Beto O’Rourke makes his run for president official with kick-off rally in Austin

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Photo Credit: Eddie Gaspar

With the Texas Capitol as his backdrop, former Senate candidate Beto O’Rourke greeted a crowd of thousands Saturday night in Austin to officially launch his bid for president.

“This democracy right now is badly compromised, and we must entail to fix this democracy,” O’Rourke said. “A full political democracy only becomes possible with the vigorous pursuit of economic democracy … opportunity (must) be shared with all.”

O’Rourke’s Austin rally was the final of three stops on Saturday, which began in his hometown of El Paso followed by Houston. He announced his presidential bid on March 13 via text to an El Paso TV station after being viewed as a possible contender for the Democratic nomination ever since he lost the 2018 U.S. Senate race to Republican incumbent Ted Cruz.

At the rally Saturday evening, O’Rourke brought up some of his main platform points, such as lowering the influence of political action committees and lobbyists in politics, debt-free higher education, universal health care, providing a path to citizenship for Dreamers and legalizing marijuana.

“We have our work cut out for us because if we continue on this trajectory, we will be a democracy in name only,” O’Rourke said of reducing the influence of money in politics. “It’s going to take all of us.”

The former U.S. Congressman for El Paso was introduced by Austin mayor Steve Adler and local Democratic State Rep. Gina Hinojosa, who represents most of the UT campus.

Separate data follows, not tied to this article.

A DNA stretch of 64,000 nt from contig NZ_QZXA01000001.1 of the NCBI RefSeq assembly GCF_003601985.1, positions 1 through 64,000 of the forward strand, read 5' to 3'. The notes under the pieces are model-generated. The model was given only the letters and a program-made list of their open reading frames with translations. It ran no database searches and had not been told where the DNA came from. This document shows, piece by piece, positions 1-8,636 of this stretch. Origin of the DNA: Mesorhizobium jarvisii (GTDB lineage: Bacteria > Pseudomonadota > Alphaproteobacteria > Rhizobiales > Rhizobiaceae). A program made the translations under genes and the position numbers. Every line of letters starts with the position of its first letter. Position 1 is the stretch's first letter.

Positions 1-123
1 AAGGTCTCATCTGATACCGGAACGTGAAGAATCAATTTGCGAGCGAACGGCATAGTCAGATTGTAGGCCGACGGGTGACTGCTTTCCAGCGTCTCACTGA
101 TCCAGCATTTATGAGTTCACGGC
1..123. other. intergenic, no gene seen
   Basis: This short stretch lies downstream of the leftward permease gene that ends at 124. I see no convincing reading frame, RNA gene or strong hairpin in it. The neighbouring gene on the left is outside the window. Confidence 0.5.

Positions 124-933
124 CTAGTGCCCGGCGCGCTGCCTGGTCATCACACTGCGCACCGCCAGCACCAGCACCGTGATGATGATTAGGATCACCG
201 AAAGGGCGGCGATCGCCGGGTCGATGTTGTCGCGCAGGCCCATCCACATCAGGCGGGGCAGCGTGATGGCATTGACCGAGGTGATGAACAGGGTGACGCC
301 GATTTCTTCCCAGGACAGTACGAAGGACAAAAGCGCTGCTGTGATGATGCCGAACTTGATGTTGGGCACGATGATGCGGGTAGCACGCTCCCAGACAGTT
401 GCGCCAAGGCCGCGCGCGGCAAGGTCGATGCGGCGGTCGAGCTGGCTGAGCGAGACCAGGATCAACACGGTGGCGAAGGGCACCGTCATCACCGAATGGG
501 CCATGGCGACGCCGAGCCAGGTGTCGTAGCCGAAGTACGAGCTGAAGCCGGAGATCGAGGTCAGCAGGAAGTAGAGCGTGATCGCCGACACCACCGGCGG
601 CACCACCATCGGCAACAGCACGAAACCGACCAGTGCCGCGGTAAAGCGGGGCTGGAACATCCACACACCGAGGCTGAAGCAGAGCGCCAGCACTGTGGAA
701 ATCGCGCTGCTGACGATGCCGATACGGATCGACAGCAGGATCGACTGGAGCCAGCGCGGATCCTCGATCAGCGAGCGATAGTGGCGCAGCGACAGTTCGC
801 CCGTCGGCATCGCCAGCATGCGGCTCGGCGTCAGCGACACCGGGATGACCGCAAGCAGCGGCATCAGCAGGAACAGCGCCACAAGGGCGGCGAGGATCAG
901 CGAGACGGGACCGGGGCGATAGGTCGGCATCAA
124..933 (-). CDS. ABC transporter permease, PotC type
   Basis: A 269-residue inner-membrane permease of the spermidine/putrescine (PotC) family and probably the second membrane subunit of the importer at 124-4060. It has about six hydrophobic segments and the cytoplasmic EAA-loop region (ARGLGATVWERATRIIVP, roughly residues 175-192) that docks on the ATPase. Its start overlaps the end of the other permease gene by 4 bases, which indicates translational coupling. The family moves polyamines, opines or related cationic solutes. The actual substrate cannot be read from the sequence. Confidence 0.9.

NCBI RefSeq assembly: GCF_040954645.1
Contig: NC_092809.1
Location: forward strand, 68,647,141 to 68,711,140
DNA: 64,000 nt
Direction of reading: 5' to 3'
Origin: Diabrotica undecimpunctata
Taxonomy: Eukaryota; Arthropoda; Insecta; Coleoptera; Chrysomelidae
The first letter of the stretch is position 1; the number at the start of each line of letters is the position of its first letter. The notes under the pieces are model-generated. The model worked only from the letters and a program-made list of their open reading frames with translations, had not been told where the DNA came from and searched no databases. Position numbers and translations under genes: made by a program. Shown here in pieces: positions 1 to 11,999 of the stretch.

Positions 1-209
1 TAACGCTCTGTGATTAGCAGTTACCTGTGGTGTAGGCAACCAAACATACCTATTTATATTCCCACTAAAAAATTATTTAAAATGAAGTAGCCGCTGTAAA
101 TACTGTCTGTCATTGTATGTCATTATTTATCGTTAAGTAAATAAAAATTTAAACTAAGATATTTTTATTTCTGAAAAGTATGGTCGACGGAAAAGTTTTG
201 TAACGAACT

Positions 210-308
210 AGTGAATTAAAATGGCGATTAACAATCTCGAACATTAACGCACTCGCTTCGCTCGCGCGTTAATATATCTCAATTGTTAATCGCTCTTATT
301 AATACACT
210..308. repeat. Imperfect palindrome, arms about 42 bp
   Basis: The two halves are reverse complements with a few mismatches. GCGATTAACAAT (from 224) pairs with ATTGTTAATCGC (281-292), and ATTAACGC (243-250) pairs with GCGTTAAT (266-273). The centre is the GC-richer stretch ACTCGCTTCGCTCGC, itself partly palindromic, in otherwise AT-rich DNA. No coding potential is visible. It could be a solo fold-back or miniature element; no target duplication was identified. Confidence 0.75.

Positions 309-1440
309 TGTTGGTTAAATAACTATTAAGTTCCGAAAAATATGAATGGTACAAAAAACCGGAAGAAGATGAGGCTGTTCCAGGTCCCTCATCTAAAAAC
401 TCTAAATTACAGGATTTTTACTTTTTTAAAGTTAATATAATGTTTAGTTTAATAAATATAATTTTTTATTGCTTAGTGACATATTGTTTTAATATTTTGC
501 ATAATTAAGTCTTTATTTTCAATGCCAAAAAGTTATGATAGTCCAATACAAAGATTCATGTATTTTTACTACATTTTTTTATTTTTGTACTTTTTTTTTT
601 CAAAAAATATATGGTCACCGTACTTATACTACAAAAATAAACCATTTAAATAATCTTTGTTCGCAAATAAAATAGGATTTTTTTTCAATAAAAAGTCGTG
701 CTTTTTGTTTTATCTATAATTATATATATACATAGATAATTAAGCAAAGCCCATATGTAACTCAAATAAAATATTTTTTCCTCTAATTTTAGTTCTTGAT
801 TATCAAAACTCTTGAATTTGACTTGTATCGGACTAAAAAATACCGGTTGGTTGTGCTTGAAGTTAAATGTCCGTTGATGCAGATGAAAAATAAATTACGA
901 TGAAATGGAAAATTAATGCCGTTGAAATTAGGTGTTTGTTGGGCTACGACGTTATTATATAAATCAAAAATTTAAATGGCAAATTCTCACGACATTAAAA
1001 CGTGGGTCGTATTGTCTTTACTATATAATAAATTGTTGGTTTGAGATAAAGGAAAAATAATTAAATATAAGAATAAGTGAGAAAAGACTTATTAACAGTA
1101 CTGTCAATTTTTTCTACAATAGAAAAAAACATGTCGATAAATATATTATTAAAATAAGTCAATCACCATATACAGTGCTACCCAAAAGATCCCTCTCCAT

“Beto believed in us before we even believed in ourselves,” said Hinojosa, referencing his 2018 Senate campaign that followed major Democratic losses across the country in 2016. “And that’s what sets him apart.”

Both Adler and Hinojosa referenced the possibility of Texas being a battleground state in 2020. It’s unclear at the moment if that will become reality. However, the bigger issue, experts told The Daily Texan last month, is the very likely possibility that the Republican party will need to spend money on the presidential campaign in Texas, which is practically unheard of in the past few decades.

Currently, O’Rourke is running third-highest in popularity, according to a recent poll, among Democrats at 12%, with former Vice President Joe Biden and U.S. Sen. Bernie Sanders, I-Vt., ahead of him at 29% and 19%, respectively.

O’Rourke was the closest of any Democrat in decades of winning a statewide race in Texas, coming within 3 points of Cruz. But O’Rourke, who only gained national attention after his Senate race, will be competing against nearly 20 others, if not more, for the Democratic nomination.

Government junior Benjamin Berg, who attended the rally, said O’Rourke is not his number one candidate at the moment, but he really liked O’Rourke’s immigration policies and his ability to connect with centrist voters, an essential part of presidential campaigns, especially in battleground states. Berg also said he appreciated seeing Texans run for president. Former San Antonio Mayor Julián Castro, a former Obama administration official, announced his presidential bid in January.

“There needs to be more Texans running,” Berg said. “He does a good job already representing Texas values … (and), he genuinely listens to what people have to say.”

If O’Rourke wins the nomination, he would be the first Democrat from Texas to do so since 1964 when Lyndon Baines Johnson ran for president and won.

“We will not be defined by our fears, by our differences,” O’Rourke said at the rally. “Our ability to campaign in this way, to bring people together … not only can ensure we can win the nomination, not only ensures that we can defeat Donald Trump, it means that we can … fulfill this country’s priorities.”